Column - Are Malaysians an unhealthy lot?

THE answer to that question is obvious. Generally speaking, that is. Take a look at the ubiquitous hospitals in the country and you can see that they are always overcrowded.

Government hospitals especially are about the only place that don't stop operating even for a second, tending to people seeking treatment for all sorts of medical conditions.

To appreciate the workload of hospital staff from doctors down to the menial workers, just drop by at any of these hospitals during your free time or look around whenever you visit relatives or friends who have been warded.

I do this now and then especially as my office is just a stone's throw away from Hospital Kuala Lumpur (HKL), the more than a century-old facility that's the biggest general hospital in the world.

In a previous column, I described HKL – and by the same token other general hospitals – as the finest government institution where sick people are treated and lives are saved because of the sheer dedication and sacrifices of staff who work well beyond their call of duty.

The HKL alone has nearly 10,000 staff. They are truly the country's unsung heroes.

Maintaining these hospitals is one of the biggest financial headaches for the government yearly especially during times of reduced earnings with the sharp fall in global petroleum prices.

But to the credit of the people running our Treasury, Malaysia's healthcare service, which is among the world's best and definitely the cheapest or virtually free, remains intact. This is something all citizens must count their blessings for.

Even the United States, one of the most developed nations, is still grappling with its healthcare system.

The other day, Health Minister Datuk Seri Dr S. Subramaniam revealed that it cost the government about RM2 billion annually just to pay for medicines for its 1.6 million civil servants. And if you add the costs of their hospitalisation and after-care, it's much more.

Imagine the cost for the general population at large in a nation of 31 million.

We are not even talking about the amount of money insurance companies paid private hospitals to cover the cost of treating patients with policies.

It's public knowledge that private hospital bills can cost a bomb but to avoid the long queues at government hospitals, health insurance has become a necessity for many people.

Private hospitals, too, play an important role as the queues would be even more intolerable without them.

For example, a very close relative had to wait for nine hours recently to get warded at a government hospital in the Klang Valley as the beds at the hospital were fully occupied.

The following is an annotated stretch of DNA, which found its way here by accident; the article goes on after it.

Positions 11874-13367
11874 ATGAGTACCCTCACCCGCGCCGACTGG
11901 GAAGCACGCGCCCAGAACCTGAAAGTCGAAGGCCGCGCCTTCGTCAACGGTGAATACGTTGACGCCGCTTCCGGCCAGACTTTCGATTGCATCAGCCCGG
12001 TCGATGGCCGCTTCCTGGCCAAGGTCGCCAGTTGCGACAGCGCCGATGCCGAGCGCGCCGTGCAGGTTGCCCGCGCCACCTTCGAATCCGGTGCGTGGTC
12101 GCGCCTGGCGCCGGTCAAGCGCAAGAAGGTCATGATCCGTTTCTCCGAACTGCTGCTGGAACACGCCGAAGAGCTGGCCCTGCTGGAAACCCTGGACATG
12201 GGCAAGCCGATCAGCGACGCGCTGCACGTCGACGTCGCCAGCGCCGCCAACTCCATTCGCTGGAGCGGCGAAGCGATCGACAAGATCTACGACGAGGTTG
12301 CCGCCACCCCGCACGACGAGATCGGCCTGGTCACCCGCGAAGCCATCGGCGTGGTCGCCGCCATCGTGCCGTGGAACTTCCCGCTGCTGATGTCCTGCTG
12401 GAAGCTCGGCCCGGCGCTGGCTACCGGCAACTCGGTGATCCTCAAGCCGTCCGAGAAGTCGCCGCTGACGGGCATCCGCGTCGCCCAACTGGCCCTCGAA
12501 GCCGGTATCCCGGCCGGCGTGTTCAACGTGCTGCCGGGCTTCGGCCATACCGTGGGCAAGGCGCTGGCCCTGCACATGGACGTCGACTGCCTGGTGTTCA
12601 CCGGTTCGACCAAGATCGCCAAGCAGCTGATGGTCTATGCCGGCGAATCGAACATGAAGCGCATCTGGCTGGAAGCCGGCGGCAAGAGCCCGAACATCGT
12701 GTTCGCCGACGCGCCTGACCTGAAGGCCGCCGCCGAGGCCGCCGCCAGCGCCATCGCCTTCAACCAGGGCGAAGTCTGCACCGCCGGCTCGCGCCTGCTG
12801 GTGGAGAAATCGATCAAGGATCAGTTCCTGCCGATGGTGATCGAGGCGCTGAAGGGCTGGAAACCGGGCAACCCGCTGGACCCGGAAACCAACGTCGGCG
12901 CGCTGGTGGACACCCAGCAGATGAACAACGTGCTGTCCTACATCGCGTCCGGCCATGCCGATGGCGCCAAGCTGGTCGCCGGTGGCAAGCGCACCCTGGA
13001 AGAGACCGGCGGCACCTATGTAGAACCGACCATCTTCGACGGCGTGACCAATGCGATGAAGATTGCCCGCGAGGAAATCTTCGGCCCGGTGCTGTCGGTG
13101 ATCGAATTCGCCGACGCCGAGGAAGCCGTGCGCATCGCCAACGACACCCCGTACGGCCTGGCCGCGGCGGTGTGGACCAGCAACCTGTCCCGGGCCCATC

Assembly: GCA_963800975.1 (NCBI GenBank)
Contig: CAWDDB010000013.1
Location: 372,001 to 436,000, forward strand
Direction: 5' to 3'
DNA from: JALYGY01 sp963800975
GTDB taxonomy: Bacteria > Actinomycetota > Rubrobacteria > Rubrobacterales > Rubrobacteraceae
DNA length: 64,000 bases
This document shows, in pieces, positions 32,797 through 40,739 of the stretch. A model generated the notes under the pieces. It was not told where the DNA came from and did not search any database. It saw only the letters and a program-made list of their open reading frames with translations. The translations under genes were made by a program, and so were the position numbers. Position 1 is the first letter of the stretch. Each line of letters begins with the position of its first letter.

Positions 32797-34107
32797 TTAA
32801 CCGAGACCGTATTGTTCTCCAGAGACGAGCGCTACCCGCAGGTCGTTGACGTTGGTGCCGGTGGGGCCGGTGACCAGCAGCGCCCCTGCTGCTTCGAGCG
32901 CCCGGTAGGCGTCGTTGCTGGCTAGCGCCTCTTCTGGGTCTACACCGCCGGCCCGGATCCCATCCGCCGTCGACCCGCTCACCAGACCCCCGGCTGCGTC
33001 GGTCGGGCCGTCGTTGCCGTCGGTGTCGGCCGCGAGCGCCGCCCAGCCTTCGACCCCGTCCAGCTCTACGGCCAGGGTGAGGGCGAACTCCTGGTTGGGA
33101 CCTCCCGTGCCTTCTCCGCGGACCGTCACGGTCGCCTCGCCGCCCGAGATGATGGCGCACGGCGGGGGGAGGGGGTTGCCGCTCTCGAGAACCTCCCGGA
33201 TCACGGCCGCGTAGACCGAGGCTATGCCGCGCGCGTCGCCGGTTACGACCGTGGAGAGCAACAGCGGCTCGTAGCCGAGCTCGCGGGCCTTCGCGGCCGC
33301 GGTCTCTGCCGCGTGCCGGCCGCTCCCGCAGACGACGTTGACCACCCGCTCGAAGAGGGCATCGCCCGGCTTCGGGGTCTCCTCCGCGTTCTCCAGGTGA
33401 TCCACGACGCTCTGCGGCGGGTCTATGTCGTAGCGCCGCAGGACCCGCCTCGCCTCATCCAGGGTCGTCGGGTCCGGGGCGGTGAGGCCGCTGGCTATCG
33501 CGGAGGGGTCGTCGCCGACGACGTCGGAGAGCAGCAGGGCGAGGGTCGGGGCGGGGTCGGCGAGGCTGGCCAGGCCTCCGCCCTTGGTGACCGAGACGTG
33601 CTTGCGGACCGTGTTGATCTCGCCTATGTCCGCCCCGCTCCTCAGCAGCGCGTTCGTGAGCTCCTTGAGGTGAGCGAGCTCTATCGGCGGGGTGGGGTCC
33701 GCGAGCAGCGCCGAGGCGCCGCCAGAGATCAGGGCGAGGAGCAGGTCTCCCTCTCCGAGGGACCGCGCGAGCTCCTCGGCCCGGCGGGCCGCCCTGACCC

To help reduce such huge mandatory budget allocations, we the citizens must do some soul-searching to stay as healthy as we can. It's obvious that things cannot remain as they are.

There is a critical need to place a higher priority on the preventive aspects of healthcare as opposed to the costly curative side.

If more effort was put into prevention, then the amount spent on treatment would automatically be more manageable. As the saying goes, "prevention is better than cure".

Datuk Dr Balwant Singh Bains, who runs a chain of physiotherapy clinics, told me Malaysia's preventive care is far behind time.

He said poor eating habits, eateries that operate at uncivilised hours, the quality of food, lack of sleep and exercise or wrong exercise made people sick and contributed to the long queues in hospitals.

Bains, who is also a royal physiotherapist, said media hype that Malaysia is a food paradise did not help to keep people healthy.

"Medical providers are acting more as agents to pharmaceutical companies," he said.

He blames the popular teh tarik outlets for contributing to the generally poor health of millions of Malaysians. Teh tarik has a very high content of sweetened creamers or condensed milk which is basically sugar with hardly any milk.

In other words, the teh tarik culture, which we sometimes are proud to call a Malaysian "invention", is bad for health as it leads to diabetes and high blood pressure.

According to Bains, more than 25% of Malaysians are not even aware that they have diabetes and only discover it incidentally.

Bains said a large percentage of the stroke patients treated at his clinics admitted that they are regular teh tarik drinkers.

Restaurants and food outlets that operate after 10pm have encouraged Malaysian youths especially to stay out late and this leads to eating at odd hours when they should be in bed sleeping.

"This leads to social ills and for the youth to indulge in drugs and smoking. People indulge in unnecessary eating during the wee hours," said Bains.

"If this is stopped by the government, the majority of the youth would spend quality time with their families.

"While the Ministry of Women, Family and Community Development encourages family unity, the city and town councils keep issuing licences for night food outlets.

"Any business for that matter that is done by stealing the sleeping hours of mankind is an evil act."

I must record my appreciation to Bains for his valuable words of wisdom which hopefully will shake us up to stay healthy and help bring down the rising cost of healthcare.

If not, one day these costs might become unsustainable.

Comments: letters@thesundaily.com